The Federal Government and the Nigeria Inter-Religious Council meeting with the Academic Staff Union of Universities on thursday 12 May ended in deadlock as they could not persuade the Union to return to the classrooms while negotiations to meet their demands were still ongoing.
The meeting was called by the Chief of Staff to the President, Prof Agboola Gambari, and the Minister of Labour and Employment, Chris Ngige, also co-chaired by the Sultan of Sokoto, Sa’ad Abubakar, and the Christian Association of Nigeria’s president, Dr. Supo Ayokunle and was held at the banquet hall of the Presidential Villa, Abuja, the meeting was attended by other registered trade unions in universities, as well as identified interest groups and civil society groups.
It was confirmed that the FG and NIREC made efforts to persuade the union, promising that their demands would be met, but the ASUU leadership reportedly insisted for the government to meet part of their demands which they could use in convincing their members to call off the ongoing strike.
According Hon. Ngige said that the Federal Government had reached an agreement with the union, adding that certain timelines had been set and that specific parts of the agreements would be implemented from next week.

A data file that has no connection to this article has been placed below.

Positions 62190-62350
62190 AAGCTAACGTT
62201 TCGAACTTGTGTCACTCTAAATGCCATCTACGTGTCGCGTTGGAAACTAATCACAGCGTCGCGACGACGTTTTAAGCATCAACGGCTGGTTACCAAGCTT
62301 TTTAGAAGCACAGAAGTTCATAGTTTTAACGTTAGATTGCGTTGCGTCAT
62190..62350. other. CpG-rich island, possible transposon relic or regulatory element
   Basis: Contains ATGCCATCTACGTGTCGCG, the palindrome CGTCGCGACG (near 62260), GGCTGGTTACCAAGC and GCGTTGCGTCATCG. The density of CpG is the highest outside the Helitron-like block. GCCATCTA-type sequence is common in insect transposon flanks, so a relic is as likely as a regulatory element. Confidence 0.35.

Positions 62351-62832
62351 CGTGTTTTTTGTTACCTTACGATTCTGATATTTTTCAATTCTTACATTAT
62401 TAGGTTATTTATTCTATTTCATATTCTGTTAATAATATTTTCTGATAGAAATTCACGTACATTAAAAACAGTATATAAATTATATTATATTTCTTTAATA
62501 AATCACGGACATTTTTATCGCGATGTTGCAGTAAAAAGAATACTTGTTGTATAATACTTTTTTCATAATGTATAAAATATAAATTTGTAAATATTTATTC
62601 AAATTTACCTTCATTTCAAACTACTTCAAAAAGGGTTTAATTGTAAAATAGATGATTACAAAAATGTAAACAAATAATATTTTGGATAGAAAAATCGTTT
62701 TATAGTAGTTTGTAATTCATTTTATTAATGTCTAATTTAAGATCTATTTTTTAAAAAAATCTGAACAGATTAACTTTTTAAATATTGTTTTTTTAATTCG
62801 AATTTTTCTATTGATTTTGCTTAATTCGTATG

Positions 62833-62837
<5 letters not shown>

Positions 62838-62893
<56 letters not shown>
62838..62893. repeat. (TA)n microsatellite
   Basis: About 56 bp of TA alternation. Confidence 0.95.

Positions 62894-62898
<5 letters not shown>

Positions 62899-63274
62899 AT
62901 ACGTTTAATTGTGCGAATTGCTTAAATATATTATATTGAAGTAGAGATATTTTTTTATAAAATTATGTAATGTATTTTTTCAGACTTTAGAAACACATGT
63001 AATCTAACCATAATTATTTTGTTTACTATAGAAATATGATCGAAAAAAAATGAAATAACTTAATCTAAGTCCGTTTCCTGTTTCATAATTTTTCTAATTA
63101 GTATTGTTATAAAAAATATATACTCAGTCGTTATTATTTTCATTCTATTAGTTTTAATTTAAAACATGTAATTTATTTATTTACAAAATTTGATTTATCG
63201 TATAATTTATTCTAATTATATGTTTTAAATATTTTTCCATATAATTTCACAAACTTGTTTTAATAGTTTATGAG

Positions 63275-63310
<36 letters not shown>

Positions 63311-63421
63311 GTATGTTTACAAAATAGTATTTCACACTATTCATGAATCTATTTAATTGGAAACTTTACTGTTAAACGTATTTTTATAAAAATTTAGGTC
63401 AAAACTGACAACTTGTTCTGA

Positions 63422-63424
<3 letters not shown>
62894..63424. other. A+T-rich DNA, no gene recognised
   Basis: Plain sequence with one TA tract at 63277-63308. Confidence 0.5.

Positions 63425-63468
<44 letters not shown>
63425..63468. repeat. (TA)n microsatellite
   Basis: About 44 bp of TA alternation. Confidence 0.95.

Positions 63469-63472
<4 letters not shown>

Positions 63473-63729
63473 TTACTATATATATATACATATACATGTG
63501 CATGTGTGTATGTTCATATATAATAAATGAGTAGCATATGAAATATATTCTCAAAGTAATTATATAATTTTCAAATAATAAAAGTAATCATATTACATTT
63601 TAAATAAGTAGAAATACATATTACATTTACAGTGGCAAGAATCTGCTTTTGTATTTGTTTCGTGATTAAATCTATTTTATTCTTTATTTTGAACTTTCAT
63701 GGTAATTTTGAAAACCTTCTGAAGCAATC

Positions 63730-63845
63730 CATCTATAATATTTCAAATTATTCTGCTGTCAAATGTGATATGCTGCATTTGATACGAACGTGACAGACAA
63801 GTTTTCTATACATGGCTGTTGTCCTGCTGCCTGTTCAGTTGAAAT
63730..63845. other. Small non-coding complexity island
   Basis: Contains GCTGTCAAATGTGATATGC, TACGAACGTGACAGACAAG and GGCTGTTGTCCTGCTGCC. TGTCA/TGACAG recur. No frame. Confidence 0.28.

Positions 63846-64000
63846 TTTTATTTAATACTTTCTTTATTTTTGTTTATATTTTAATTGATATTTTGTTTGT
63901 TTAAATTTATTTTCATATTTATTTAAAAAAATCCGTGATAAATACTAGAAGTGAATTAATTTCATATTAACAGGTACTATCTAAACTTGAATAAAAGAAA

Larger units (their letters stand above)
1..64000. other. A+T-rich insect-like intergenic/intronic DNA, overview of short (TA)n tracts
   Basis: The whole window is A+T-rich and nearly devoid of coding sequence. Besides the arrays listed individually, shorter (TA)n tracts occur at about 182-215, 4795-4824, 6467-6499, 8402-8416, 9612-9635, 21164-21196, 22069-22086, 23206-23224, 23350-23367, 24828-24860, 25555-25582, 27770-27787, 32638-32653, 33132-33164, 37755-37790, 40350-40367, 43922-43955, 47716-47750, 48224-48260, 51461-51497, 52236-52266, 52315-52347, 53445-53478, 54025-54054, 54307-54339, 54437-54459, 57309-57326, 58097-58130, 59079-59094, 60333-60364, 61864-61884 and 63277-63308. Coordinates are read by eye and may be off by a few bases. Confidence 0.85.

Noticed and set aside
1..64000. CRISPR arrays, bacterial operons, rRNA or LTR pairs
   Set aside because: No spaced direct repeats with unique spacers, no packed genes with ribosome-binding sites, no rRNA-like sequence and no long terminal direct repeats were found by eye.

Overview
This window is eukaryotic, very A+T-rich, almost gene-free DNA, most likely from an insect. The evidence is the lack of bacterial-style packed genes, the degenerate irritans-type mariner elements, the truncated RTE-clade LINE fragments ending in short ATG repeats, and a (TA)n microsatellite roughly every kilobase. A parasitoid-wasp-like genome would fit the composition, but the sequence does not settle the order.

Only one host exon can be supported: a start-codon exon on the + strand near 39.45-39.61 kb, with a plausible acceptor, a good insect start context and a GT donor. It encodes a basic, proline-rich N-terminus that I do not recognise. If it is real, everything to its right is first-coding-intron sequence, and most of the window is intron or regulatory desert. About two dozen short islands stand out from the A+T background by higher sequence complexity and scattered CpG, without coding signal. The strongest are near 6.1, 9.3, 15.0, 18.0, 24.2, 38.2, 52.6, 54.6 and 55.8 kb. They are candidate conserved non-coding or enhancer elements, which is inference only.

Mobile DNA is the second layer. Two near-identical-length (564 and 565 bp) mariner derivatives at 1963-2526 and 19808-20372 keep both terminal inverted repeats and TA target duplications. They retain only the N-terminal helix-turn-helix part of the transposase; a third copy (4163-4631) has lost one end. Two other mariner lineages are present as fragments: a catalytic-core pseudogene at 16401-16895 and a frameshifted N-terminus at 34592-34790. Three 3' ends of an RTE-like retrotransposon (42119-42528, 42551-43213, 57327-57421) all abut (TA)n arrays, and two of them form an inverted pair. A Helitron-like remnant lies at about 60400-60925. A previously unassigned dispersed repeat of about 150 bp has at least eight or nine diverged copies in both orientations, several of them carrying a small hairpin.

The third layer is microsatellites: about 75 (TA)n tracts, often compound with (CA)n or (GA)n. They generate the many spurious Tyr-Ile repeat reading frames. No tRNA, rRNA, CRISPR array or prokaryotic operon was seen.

In his words: “We have reached some agreements and we hope that by next week, those agreements will be maturing and the different unions will have something to tell their members, so that they can call off the strike.
“We have put some timelines for some aspects like renegotiation of 2009 agreement in terms of condition of service and wage review. So, we are hopeful that by next weekend, the unions will see a conclusion of that area.”
ASUU President, Prof Emmanuel Osedeke, recalled that NIREC had earlier intervened in the issues last November, noting that the Sultan and CAN leader also met with the President, Muhammadu Buhari (retd.), who set up a three-man committee which met with the union for the first time on Thursday.
He stated, “Why our people are worried is this: even when we had gone on strike for 12 weeks, that committee is meeting with us for the first time today. Suppose we didn’t go on strike, it’s going to take three years. That is the problem we are having in the system. I believe these problems can be resolved within three days if the will is there on both sides.”